Cactus, Texas Prickly Pear - Opuntia phaeacantha

The Plant w/Flowers

The Flower


"The plant forms low, spreading clusters, 2 to 3 feet high, of oval or nearly circular stems, bearing clusters of 8 or fewer white or brown central spines, between 1 and 3 inches in length and quite thick, so longer and more substantial than some comparable species. Areoles towards the base of the pad often have no spines; sometimes spines are found only at the areoles on the uppermost quarter of the pad. During dry periods the dark green pads (which can be up to 9 inches long) may take on a purplish tinge along the tips.

Central spines point outwards or downwards, while the 1 to 3 lower (abaxial) spines always point downwards, and are much shorter, generally less than half an inch. Opuntia polyacantha is another similar species, but this generally has more spines per areole, and is less likely to have areoles with no spines.

Flowers appear in spring and early summer, and are also variable in color; they may be lemon yellow, orange or pink, usually with but sometimes without a reddish center. The fruits are reddish purple." (The American Southwest)

Ethnobotanical Uses


"Prickly-pear cacti were widely used for food, though the fruits of these species are smaller and less fleshy than those of their southern relatives. The flavor ranges from bland to sweet to sour and has been likened (at best) to sweet pomegranates. Spines were peeled off, burned or, picked off (with fingers protected by deerskin tips), or removed by sweeping piles of fruit with sagebrush branches. The fruits were then split to remove the seeds and eaten raw (alone or with other fruits), cooked in stews and soups as a thickener, or dried for later use. --- Dried seeds were added to soups and stews or were ground into flour and used as a thickener. Raw cactus stems have been likened to cucumber, but they were usually eaten only when there was a shortage of food. Young segments were boiled and peeled to remove their spines, and the pulpy flesh was fried. Cactus stems have also been pickled or candied."(Kershaw 142-3)

"To enjoy the so-called Indian fig, cut off the ends of these fruits of the prickly pear, slice the hide lengthwise, and scoop out the pulp. Either that, or peel them. A few species, though, are smooth, while others are covered only with bristles that can be easily scraped away as with a bunched handfull of grass. Pleasant raw, the ripe fruit can also be turned into candy or jelly.

The dried seeds are sometimes ground into flour or used to thicken soups. The newer, tenderer pads in particular are sweetly edible once they have been despined when necessary. Sliced, boiled, or roasted, and seasoned, they have proved to be valuable greens in lean times. Although this can be further cooked until it is a rich, dark, highly nutritious paste, some say it is at its best while still a sauce if first allowed to ferment slightly. They also make an interesting pickle.

A bitterish and somewhat sticky juice can be pressed or sucked from the insides of these prickly pear stems and used as emergency water." (Angier 178)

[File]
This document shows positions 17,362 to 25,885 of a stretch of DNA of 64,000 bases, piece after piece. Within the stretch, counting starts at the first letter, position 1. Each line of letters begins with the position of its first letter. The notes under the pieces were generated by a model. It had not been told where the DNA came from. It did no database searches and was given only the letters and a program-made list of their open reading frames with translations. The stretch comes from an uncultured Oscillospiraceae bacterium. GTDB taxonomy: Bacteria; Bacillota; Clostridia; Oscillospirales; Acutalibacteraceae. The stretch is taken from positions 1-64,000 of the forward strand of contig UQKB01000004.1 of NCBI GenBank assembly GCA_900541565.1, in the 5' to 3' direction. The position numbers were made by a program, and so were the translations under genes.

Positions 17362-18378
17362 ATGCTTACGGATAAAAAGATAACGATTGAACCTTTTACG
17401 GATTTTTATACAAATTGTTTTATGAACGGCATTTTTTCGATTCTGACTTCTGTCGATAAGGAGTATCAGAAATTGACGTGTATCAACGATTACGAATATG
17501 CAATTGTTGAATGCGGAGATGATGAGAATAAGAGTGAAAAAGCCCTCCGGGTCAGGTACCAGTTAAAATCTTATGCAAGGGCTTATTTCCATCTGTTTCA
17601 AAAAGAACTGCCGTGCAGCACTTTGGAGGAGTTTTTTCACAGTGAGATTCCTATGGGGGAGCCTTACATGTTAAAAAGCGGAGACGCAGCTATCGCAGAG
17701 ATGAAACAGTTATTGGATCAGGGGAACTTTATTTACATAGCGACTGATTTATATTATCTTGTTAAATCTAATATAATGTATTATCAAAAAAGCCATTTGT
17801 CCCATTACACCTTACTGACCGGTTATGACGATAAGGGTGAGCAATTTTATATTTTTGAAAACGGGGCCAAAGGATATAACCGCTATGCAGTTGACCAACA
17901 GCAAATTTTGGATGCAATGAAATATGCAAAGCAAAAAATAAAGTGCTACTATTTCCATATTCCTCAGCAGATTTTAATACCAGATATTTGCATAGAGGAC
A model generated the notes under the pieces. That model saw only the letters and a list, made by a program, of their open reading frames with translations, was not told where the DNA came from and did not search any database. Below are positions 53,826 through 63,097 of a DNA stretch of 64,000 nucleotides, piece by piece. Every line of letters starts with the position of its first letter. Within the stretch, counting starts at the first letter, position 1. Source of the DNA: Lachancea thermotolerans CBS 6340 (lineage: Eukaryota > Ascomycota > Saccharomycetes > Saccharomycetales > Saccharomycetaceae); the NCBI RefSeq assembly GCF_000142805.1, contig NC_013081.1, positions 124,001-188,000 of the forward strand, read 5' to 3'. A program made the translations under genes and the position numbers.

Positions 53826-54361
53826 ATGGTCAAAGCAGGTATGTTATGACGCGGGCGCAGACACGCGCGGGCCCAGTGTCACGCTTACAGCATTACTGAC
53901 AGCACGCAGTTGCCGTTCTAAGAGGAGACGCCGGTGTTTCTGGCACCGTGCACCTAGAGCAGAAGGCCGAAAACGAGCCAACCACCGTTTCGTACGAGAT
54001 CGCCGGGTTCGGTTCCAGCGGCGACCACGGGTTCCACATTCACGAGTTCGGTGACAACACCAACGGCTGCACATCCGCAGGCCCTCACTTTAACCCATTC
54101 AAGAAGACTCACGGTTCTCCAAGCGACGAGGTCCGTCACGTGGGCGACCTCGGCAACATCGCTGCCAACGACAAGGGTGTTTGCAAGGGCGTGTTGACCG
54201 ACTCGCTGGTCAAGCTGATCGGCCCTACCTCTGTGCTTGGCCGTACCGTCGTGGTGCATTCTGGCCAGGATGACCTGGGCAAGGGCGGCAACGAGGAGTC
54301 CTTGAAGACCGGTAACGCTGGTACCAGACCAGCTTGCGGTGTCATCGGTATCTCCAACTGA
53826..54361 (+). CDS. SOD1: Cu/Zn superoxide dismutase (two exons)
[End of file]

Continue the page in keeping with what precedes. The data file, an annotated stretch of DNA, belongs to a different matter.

Recipe 1: Grilled Nopale Salsa

(To harvest the fruit or pad, use a sharp knife and make a clean slice about 1" above where it attached to the pad below. Carefully peel the outer layer off the fleshy interior by making one cut down the length and then removing strips of skin with a sharp knife. It is advisable to wear thick protective gloves. To harvest the pads you must remove the small spines, or glochids. The skin can be stripped or left on. Spines can also be scrubbed off with a stiff brush, burned off, or rolled in sand to remove.)

"Remove prickly skins as directed above. Lightly coat inner flesh with oil. Grill gently until just browned. Remove from heat and dice. Combine with equal parts diced, raw tomatoes. Add chopped onion, chopped garlic, and plenty of fresh-squeezed lime juice. Salt and pepper to taste. Serve with grilled chicken or organic corn chips." (Morgan 135)

Recipe 2: Tuna Fruit Salad (the fruit are sometimes called tuna)

"Prepare fruit by stripping the skin as described above. Cut into quarters or, if very large fruits, bite-size pieces. Prepare 2 cups of the cactus fruit. Prepare 1 cup sliced bananas. Squeeze fresh lime juice over the bananas, and toss together gently. Slice enough peaches to make 1 cup. Combine all fruit, and toss gently. Top with pine nuts; serve at room temperature." (Morgan 135)

Recipe 3: Prickly Pear Juice

"Harvest several fruits. Slice them in half. Using a spoon, remove the seeds and then scoop out the fleshy centers. Place 2 cups fruit in a blender with 1 cup water. Blend on medium speed until pulverized. Enjoy as is, or combine with sparkling water to make a spritzer" (Morgan 136)


"The peeled mucilaginous stems were used for dressing wounds or were mashed and placed on aching backs. Stems were also boiled to make a medicinal drink for relieving diarrhea and lung problems and for treating people who could not urinate.

Split stems were placed in containers of muddy water, where they exuded large amounts of mucilage, which cleared the water and made it drinkable.

Freshly peeled stems were sometimes rubbed over painted hides to fix the colors." (Kershaw 142-3)

Other Uses:

"--- at Zuni (Pueblo) the prickly pear fruit may be dried, ground, and dissolved in water with a chunk of dried beeplant to make dye. The mixture creates a reddish shoe polishlike substance that has been used on moccasins. This same prickly pear beeplant combination has also been used to dye thread or weaving fiber." (Dunmire and Tierney 190)

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